In the United States, being released from jail or prison does not mean a person has complete freedom. Millions of people living with felony records must still navigate laws and policies that limit their rights as citizens, their ability to participate in society and even their relationships with family and friends.
So argues Asst. Prof. Reuben Jonathan Miller of the Crown Family School of Social Work, Policy and Practice, who traces the lived realities of formerly incarcerated people in his new book, Halfway Home: Race, Punishment and the Afterlife of Mass Incarceration. Based on 15 years of interviews and observations, Miller’s book investigates the legacy of mass incarceration by focusing on the stories and experiences of individuals and their families.
Miller, a former chaplain at the Cook County jail and the son and brother of incarcerated men, believes this approach is crucial to understanding the carceral system’s impact on real people. An accurate portrayal, he said, requires “proximity”—a more intimate form of scholarship.
In the following Q&A, Miller describes his motivation and methods for writing Halfway Home, and how he hopes it will “change hearts and minds,” a key step toward identifying policy solutions to the problems the book presents. His comments have been edited and condensed for clarity.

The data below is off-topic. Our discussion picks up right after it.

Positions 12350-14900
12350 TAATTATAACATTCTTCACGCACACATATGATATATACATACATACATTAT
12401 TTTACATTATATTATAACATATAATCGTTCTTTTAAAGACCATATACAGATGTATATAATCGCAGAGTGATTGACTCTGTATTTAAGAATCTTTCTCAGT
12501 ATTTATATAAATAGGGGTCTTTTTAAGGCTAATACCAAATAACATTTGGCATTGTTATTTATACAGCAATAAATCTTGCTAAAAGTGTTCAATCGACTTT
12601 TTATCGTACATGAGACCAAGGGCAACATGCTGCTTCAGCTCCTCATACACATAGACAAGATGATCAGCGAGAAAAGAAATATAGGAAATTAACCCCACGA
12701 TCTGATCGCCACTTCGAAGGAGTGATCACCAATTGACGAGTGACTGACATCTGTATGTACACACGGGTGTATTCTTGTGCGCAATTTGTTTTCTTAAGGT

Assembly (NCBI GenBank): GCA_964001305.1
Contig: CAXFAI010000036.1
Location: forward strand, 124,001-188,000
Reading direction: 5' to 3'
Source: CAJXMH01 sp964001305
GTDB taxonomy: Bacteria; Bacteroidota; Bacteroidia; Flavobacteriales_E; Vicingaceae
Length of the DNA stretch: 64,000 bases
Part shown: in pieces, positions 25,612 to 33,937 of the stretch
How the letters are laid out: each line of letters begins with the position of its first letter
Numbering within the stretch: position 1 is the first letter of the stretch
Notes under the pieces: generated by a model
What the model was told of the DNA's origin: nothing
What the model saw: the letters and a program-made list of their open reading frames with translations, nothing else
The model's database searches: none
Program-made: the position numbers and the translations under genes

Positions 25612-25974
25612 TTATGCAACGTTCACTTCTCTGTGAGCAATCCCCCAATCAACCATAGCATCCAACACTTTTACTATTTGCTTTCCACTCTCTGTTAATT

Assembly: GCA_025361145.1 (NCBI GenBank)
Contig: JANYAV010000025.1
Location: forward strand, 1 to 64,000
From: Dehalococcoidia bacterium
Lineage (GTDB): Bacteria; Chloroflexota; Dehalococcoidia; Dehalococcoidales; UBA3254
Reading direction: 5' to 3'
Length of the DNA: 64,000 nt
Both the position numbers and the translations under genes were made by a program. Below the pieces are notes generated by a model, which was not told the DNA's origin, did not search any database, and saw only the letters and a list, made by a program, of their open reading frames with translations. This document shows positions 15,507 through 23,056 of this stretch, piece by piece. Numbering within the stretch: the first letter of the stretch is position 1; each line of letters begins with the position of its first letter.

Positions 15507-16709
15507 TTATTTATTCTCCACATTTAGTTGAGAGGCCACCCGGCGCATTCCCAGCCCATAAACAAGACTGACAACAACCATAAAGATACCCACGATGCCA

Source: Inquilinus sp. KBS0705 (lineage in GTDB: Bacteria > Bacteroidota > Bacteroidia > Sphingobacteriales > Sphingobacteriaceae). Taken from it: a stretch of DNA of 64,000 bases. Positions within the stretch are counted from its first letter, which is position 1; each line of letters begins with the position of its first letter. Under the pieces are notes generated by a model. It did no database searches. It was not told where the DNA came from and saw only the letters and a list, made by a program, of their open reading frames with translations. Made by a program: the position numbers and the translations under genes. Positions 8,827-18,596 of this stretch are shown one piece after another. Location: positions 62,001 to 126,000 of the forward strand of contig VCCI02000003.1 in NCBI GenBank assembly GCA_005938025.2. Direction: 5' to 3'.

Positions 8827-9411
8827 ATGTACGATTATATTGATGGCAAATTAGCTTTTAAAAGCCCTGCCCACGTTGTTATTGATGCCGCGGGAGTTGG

What did you hope to accomplish with Halfway Home, and what do you hope readers will take away?
I don’t think we’ve thought enough about how mass incarceration has fundamentally changed the social world—including work and family life—for those both inside and outside of jails and prisons. The book tries to demonstrate some of those changes and their effects on people who live in and around the neighborhoods most affected by mass incarceration. So the purpose of the book, really, is to ask: “What does mass incarceration do outside of the prison?”
In a way, the book is a call to action. But that call to action has to be rooted in an understanding of the experience of living through everyday interactions shaped by the carceral system. I want people to know what it’s like to live with the mark of a criminal record, what it’s like to love someone who has a criminal record and what it’s like to live in a community where people have criminal records.
One of the things I want to highlight is that these are common experiences: 19.6 million Americans have a felony record, and 80 million Americans have a criminal record of some sort. Their experiences are hidden in plain sight. So, we need to allow ourselves to get close enough to understand those experiences in a deeper way.
My friend Ronald Simpson-Bey—who was wrongfully convicted and served 27 years—always says, “You got to change hearts and minds.” I used to roll my eyes when he said that, because I was so used to thinking that change came from new policies. But a new administration can erase a policy. So you really do have to change both: To resolve the situation we’ve created through policy, we’ll have to think about ways of including people that we’re afraid of.
How did your own experiences inform your writing of this book?